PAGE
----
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New Dutch emission rules hamstring farmers & threaten food security


Thousands of farmers in the Netherlands have been hitting the streets on their tractors to rally against new emission regulations from the Dutch government. Less than a century ago, food security was a priority for this European country, but now, officials may have forgotten those roots.

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With over 50,000 farmers and millions of animals occupying the Netherlands, many are now facing shutdowns. New regulations may force farmers to cut production and herd numbers by up to 30 percent to meet emission requirements by the state.

The government is slated to cut nitrogen oxide and ammonia by 50 percent by 2030 and has already allocated €25 billion to assist in shifting farms to meet new requirements. The government in the past has called on farmers to use feed for their animals that contains less protein as a way of reducing ammonia emissions.

»Related: Perspective: The EU’s carbon-neutral farm plan masks the real impact

Farms near national parks are being hit the hardest. Claiming that ecosystems have been damaged by nitrogen pollution, the government plans to cut greenhouse gas nitrogen by up to 70 percent in areas closer to nature reserves.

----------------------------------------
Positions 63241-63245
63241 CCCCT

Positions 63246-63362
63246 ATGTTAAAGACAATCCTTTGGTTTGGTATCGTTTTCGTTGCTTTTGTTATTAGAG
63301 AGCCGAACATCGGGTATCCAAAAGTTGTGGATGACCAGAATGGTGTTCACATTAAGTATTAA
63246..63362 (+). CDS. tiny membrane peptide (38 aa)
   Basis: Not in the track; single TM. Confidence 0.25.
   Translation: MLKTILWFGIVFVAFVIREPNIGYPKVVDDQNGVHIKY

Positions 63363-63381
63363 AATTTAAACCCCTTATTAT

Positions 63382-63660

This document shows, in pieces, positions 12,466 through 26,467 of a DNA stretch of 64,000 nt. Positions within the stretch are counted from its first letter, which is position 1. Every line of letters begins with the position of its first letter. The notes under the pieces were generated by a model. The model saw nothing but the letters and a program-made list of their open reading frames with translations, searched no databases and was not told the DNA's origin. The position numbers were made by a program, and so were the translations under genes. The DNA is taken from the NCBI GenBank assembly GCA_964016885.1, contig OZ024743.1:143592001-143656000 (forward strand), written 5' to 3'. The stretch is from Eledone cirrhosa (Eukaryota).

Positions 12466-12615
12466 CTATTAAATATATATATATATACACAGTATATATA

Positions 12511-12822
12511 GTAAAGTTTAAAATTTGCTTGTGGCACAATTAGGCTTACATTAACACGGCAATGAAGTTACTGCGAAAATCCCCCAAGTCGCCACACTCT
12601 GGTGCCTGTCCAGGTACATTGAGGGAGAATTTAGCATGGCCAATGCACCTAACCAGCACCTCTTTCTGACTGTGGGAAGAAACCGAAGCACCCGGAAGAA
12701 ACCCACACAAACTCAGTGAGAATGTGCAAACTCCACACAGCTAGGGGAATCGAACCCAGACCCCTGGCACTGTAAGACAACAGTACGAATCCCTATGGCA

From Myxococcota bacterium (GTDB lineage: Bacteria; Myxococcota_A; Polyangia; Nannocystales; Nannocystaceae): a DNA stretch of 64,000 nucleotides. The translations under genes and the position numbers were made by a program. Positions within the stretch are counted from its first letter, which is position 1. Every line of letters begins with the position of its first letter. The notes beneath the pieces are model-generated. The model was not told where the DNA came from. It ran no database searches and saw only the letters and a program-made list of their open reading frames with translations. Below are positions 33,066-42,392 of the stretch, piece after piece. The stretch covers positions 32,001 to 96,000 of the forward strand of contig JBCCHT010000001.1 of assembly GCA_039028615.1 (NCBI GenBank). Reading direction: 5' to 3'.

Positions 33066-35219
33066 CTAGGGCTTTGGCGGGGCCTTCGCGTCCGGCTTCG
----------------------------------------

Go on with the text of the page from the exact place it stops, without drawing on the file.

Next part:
Over 40,000 farmers have gathered to protest the new regulations, taking to the highways and cities on their tractors.

“I don’t think I have a future in farming because we must reduce our cattle by 70 percent. With only 80 cows, this won’t be profitable, so we will have to close,” Jessee Baars, a young Dutch dairy farmer, told France 24.

The Netherlands raises a food surplus yearly and is the second-largest exporter of agricultural commodities behind the United States. Even more impressively, the Dutch do this in a country that is 270 times smaller than the United States.

There was, however, a time when the Dutch faced starvation. In 1944, Nazis occupied the Netherlands and blockaded the North. Food was scarce, and the government encouraged its citizens to forage for acorns and chestnuts. Tens of thousands of Dutch people died from famine. After World War II, the country focused on ensuring food security and supporting larger, high-efficiency farming operations.

The European Union has criticized the country for intensive methods and excessive synthetic fertilizer usage. However, the Netherlands has not only cut its fertilizer use in half but also utilizes far less water than the global average to grow crops such as tomatoes. Tomatoes, in particular, use four liters per kilogram of tomatoes grown, compared to the worldwide average of 214 liters.

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